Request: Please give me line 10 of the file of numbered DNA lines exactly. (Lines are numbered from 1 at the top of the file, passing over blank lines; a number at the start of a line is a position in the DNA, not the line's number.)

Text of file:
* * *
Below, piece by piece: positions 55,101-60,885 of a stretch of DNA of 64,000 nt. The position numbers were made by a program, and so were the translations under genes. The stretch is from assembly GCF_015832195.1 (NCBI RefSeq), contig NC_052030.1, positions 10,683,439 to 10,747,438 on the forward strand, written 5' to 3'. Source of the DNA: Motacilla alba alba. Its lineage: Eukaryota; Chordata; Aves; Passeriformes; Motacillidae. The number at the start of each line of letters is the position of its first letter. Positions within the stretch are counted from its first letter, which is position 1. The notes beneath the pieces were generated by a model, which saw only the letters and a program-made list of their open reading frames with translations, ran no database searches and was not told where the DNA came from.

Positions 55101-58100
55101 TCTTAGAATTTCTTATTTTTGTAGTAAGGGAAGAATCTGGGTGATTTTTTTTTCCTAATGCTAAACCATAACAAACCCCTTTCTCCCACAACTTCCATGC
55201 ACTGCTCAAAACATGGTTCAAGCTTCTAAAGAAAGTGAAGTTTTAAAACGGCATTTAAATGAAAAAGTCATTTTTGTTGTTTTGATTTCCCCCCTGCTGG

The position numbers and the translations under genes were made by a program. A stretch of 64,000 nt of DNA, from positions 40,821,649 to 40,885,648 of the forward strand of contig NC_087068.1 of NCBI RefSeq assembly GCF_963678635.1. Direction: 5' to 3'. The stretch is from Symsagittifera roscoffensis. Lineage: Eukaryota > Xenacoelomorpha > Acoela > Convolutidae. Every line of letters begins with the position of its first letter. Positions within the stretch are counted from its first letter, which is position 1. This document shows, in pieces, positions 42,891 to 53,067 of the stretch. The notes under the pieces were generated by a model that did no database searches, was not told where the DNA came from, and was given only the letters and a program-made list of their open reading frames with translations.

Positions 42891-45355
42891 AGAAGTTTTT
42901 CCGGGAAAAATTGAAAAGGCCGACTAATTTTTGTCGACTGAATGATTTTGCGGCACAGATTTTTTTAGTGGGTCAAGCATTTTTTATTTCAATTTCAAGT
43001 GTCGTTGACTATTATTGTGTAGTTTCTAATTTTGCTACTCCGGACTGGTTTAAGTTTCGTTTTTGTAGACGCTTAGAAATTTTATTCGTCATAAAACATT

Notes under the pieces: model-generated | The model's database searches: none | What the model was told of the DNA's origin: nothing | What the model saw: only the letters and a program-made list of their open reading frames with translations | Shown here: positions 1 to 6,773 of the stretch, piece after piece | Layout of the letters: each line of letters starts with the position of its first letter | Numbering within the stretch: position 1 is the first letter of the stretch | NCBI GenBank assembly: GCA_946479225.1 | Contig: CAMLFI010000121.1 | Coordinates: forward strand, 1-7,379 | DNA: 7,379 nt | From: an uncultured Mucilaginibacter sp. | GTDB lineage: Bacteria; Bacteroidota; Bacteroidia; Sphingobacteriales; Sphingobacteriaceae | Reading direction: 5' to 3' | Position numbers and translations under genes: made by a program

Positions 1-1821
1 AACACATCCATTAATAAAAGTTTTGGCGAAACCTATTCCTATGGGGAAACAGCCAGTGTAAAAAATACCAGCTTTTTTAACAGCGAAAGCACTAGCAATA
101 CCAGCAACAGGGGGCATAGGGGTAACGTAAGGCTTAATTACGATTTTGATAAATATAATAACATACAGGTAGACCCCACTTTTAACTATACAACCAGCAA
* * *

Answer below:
Notes under the pieces: model-generated | The model's database searches: none | What the model was told of the DNA's origin: nothing | What the model saw: only the letters and a program-made list of their open reading frames with translations | Shown here: positions 1 to 6,773 of the stretch, piece after piece | Layout of the letters: each line of letters starts with the position of its first letter | Numbering within the stretch: position 1 is the first letter of the stretch | NCBI GenBank assembly: GCA_946479225.1 | Contig: CAMLFI010000121.1 | Coordinates: forward strand, 1-7,379 | DNA: 7,379 nt | From: an uncultured Mucilaginibacter sp. | GTDB lineage: Bacteria; Bacteroidota; Bacteroidia; Sphingobacteriales; Sphingobacteriaceae | Reading direction: 5' to 3' | Position numbers and translations under genes: made by a program